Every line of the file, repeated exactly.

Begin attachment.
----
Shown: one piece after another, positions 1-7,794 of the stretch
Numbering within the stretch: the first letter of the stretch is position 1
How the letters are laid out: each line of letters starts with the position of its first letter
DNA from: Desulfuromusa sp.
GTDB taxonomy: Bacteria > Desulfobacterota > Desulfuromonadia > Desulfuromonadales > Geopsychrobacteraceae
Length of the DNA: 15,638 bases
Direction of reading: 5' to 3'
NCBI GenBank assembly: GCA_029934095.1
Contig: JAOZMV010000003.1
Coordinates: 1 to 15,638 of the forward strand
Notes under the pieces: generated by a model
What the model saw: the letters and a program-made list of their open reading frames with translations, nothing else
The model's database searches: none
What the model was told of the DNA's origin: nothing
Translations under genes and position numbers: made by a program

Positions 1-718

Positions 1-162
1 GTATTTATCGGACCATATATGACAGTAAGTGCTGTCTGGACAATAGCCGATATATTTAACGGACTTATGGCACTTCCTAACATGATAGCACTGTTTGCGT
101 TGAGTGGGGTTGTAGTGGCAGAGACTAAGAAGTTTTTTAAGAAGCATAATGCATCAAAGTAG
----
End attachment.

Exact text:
Shown: one piece after another, positions 1-7,794 of the stretch
Numbering within the stretch: the first letter of the stretch is position 1
How the letters are laid out: each line of letters starts with the position of its first letter
DNA from: Desulfuromusa sp.
GTDB taxonomy: Bacteria > Desulfobacterota > Desulfuromonadia > Desulfuromonadales > Geopsychrobacteraceae
Length of the DNA: 15,638 bases
Direction of reading: 5' to 3'
NCBI GenBank assembly: GCA_029934095.1
Contig: JAOZMV010000003.1
Coordinates: 1 to 15,638 of the forward strand
Notes under the pieces: generated by a model
What the model saw: the letters and a program-made list of their open reading frames with translations, nothing else
The model's database searches: none
What the model was told of the DNA's origin: nothing
Translations under genes and position numbers: made by a program

Positions 1-718

Positions 1-162
1 GTATTTATCGGACCATATATGACAGTAAGTGCTGTCTGGACAATAGCCGATATATTTAACGGACTTATGGCACTTCCTAACATGATAGCACTGTTTGCGT
101 TGAGTGGGGTTGTAGTGGCAGAGACTAAGAAGTTTTTTAAGAAGCATAATGCATCAAAGTAG